Majority of patients require multiple antihypertensive drugs to achieve target BP

Review of blood pressure control rates and outcomes

Literature - Bakris et al., J Am Soc Hypertens. 2013 - J Am Soc Hypertens. 2013 Dec 2

Bakris G, Sarafidis P, Agarwal R, Ruilope L.
J Am Soc Hypertens. 2013 Dec 2. doi: 10.1016/j.jash.2013.07.009. [Epub ahead of print]


Data from the National Health and Nutritional Examination Survey (NHANES) 2007 through 2010 showed that 77.9 million adults in the United States (33.0%) have hypertension. 81.5% of these individuals were aware of their condition. While 74.9% of those were receiving treatment, 52.5% had hypertension under control, and 47.5% did not [1]. Prevalence of hypertension is estimated to rise.
Effective reduction of blood pressure (BP) is associated with cardiovascular (CV) risk reduction and fewer cerebrovascular events and related morbidity and mortality [2]
Most patients (~75%) require combination therapy, and some (~25%) need three antihypertensive agents to sufficiently lower BP [3,4]. NHANES data suggest that 12.8% of the American antihypertensive-treated population meets criteria for resistant hypertension (BP> 140/90 mmHg despite use of three antihypertensive agents from three different classes, or four or more antihypertensive drug classes irrespective of BP) [5].
Previous studies, including the Cardiac Arrhythmia Suppression Trial (CAST), have raised doubts regarding the strength of the concept of use of surrogate biomarker end points to substitute for clinical CV end points in phase III trials [6,7]. This review aimed to perform a literature search of outcome studies published since CAST to examine the percentage of patients treated for hypertension who achieved office BP goal/target in CV outcome trials. 28 studies were included in this review, encompassing data on 226877 patients.

Main results

  • Twelve active comparator studies reported the proportion of patients who achieved a prespecified office BP goal (in ten studies this was <140/90 mmHg). BP target achievement ranged from 45% to 75.4% (see publication for details of the different studies examined).
  • In many studies, multiple antihypertensive therapies were required to achieve BP control.
  • The placebo-controlled studies showed significant benefits of antihypertensive treatment as compared with placebo in decreasing the risk of primary CV outcome endpoints, including fatal and non-fatal stroke, myocardial infarction, CV death, and other CV events.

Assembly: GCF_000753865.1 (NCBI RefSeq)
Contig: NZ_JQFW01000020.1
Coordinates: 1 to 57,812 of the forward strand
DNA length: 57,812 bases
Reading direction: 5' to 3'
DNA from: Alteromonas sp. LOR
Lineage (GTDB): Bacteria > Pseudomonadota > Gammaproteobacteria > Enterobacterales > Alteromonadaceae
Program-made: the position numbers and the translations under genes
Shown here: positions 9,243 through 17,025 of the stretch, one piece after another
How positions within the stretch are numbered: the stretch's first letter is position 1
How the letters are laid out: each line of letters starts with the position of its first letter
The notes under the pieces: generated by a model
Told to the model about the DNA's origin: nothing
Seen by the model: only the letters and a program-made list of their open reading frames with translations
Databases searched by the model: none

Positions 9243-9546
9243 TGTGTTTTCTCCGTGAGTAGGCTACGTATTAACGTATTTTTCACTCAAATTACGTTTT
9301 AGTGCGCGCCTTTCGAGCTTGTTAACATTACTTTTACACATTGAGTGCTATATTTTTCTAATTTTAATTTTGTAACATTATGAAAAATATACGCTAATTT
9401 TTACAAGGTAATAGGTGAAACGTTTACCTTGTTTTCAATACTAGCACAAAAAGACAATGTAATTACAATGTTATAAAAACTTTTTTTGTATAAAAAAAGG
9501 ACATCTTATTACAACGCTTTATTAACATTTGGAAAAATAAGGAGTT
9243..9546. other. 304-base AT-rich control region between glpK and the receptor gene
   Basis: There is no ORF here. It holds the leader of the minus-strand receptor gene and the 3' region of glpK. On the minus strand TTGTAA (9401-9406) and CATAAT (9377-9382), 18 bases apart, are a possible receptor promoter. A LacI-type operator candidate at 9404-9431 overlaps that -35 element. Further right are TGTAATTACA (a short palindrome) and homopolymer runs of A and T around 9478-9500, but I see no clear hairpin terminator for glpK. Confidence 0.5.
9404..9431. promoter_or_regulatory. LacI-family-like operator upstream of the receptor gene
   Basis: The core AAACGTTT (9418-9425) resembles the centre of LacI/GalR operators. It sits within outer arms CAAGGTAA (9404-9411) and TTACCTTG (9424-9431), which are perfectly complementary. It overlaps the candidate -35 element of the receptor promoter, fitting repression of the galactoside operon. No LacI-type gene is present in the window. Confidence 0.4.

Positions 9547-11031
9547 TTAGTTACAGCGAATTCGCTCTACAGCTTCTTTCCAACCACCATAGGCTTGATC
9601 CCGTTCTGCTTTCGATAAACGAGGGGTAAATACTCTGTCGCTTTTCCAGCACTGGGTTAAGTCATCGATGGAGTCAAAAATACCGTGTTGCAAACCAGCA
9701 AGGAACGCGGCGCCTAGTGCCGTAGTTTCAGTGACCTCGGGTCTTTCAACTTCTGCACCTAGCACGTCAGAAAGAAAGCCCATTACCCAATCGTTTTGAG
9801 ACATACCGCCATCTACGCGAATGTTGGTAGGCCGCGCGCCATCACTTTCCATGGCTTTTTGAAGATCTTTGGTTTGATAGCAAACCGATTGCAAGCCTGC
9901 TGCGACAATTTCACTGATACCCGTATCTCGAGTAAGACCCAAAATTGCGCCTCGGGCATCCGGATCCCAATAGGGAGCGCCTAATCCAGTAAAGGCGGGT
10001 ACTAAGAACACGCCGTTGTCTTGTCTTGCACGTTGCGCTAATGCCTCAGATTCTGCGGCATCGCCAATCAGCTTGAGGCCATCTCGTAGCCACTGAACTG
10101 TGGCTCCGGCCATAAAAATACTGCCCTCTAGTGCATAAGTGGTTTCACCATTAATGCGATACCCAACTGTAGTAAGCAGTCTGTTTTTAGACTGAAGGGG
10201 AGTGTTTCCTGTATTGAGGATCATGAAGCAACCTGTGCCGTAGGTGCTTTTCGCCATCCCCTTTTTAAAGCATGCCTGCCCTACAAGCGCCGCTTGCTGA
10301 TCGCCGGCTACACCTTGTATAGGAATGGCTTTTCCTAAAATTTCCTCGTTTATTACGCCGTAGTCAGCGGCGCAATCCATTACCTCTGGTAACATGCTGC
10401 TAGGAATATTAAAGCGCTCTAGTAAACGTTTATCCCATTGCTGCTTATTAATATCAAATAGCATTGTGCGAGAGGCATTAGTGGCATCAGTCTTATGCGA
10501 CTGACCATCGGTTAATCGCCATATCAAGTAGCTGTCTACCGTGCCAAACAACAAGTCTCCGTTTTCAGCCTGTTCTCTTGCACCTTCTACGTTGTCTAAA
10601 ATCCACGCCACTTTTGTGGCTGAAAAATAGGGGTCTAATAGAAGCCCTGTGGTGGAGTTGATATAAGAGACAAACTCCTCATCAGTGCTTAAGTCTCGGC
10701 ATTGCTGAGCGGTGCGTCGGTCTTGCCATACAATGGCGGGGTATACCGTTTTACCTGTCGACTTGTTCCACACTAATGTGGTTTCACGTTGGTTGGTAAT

In the active comparator studies different classes of antihypertensive medications were tested, and showed CV benefits, including with respect to risk reduction of fatal/non-fatal stroke, fatal/non-fatal myocardial infarction, heart failure, CV death, coronary heart disease, and total CVD morbidity/mortality.
  • No significantly greater incidence of adverse events was identified for either monotherapy or combination therapy. However, trials with lower target BP required more medications to achieve the goals, and more adverse events were reported in those trials, as compared to trials with higher BP goals and less intensive therapy. However, none of the studies reported adverse effects that would discourage the use of combination therapy to improve BP control.


This literature review shows that the majority of patients require more than one, and even up to three, antihypertensive agent to achieve BP control. Guidelines have evolved over time to recommend combination therapy, rather than single-agent antihypertensive treatment. Indeed, the combination therapy approach improves the potential for timely BP control, without an increased incidence of adverse effects.

Please find this article on Pubmed


1. Go AS, Mozaffarian D, Roger VL, Benjamin EJ, Berry JD, Borden WB, et al. Heart disease and stroke statistics - 2013 update - a report from the American Heart Association. Circulation 2013;127:143–52.
2. Mancia G, Laurent S, Agabiti-Rosei E, Ambrosioni E, Burnier M, Caulfield MJ, et al. Reappraisal of European guidelines on hypertension management: a European Society of Hypertension Task Force document. Blood Press 2009;18:308–47.
3. Gradman AH, Basile JN, Carter BL, Bakris GL. Combination therapy in hypertension. J Am Soc Hyper- tens 2010;4:42–50.
4 Gradman AH. Strategies for combination therapy in hypertension. Curr Opin Nephrol Hypertens 2012;21: 486–91.
5. Persell SD. Prevalence of resistant hypertension in the United States, 2003-2008. Hypertension 2011;57: 1076–80.
6. Echt DS, Liebson PR, Mitchell LB, Peters RW, Obias- Manno D, Barker AH, et al. Mortality and morbidity in patients receiving encainide, flecainide, or placebo. The Cardiac Arrhythmia Suppression Trial. N Engl J Med 1991;324:781–8.
7. Tardif JC, Heinonen T, Orloff D, Libby P. Vascular biomarkers and surrogates in cardiovascular disease. Circulation 2006;113:2936–42.

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